4. Signing Javier Mascherano and Lucas, thus marginalizing Alonso’s role in the team and making the competition for midfield players too intense.
5. Rushing Alonso back from his early season metatarsal injury.

The last point merits further analysis, as I believe Benitez's poor decision to rush Alonso back after his injury has contributed to his stuttering season and inability to find form or consistency.

Let’s recap briefly: In the first months of this season, Alonso had already been an early victim of Benitez's rotation policy, starting 4 games and warming the bench for 3, including being an unused sub in two Champions League encounters with Toulouse.

With Gerrard out injured against Derby, Alonso seized his chance and proceeded to run the show as Liverpool battered the rams, with Alonso scoring 2 of the 6 goals that day.

Then disaster struck: Alonso was injured against Portsmouth on September 15th 2007 - a devastating blow for the Basque maestro, who was clearly high in confidence after his Derby heroics.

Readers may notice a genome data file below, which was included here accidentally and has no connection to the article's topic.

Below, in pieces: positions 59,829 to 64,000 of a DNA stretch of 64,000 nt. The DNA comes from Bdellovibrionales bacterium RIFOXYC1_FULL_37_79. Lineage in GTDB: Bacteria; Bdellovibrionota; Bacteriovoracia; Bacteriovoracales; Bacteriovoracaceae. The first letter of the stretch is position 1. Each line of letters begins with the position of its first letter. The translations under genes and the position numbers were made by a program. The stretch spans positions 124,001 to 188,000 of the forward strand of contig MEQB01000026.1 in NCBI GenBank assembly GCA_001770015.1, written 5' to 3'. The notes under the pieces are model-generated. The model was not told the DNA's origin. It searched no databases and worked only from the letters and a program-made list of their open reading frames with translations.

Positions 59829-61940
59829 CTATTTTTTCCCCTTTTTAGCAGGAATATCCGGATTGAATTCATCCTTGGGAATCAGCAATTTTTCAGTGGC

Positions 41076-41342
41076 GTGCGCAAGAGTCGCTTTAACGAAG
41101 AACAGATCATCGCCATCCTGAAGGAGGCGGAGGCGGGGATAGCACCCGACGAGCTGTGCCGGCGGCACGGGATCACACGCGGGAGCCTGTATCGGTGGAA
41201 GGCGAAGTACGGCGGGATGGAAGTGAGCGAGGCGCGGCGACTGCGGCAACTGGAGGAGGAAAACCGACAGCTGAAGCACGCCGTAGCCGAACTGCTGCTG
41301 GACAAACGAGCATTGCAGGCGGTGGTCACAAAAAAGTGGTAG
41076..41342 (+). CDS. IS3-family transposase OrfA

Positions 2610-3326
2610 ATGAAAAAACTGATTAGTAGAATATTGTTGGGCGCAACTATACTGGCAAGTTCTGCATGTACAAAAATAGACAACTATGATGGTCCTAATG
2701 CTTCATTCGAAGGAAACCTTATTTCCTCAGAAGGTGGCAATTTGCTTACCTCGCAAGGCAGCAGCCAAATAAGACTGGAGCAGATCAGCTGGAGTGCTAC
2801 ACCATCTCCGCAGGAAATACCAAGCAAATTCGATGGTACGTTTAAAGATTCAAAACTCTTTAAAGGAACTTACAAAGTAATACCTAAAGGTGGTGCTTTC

So Alonso was injured. It happens to most players at one time or another, so need for alarm. The fatal blow came 43 days later, when Benitez inexplicably rushed him back from injury and put him in the starting line up against Arsenal.

It was gamble by Benitez that spectacularly failed to pay off. Alonso aggravated the same injury he had suffered against Portsmouth and was forced off. Just for the sake of clarity, here is the proof that it *was* the same injury:

Portsmouth Injury Report:

Arsenal Injury Report:

Alonso was rushed back after just six weeks, which was a major mistake considering every player in world football who has had the same injury has taken much longer to recover. Examples: Wayne Rooney - 14 weeks. Steven Gerrard - 10 weeks. Daniel Agger – almost three months!

Xabi Alonso was rushed back into the team after 6 weeks.

As a result of that catastrophic decision, Alonso missed a further 5 weeks of the season, and since returning from injury, he’s been in and out of the team, with precious little time to build up any rhythm or consistency.

So, given the circumstances, for Benitez to come out and criticize him in public exposes a dispiriting lack of class – something I never previously associated with Liverpool’s Manager.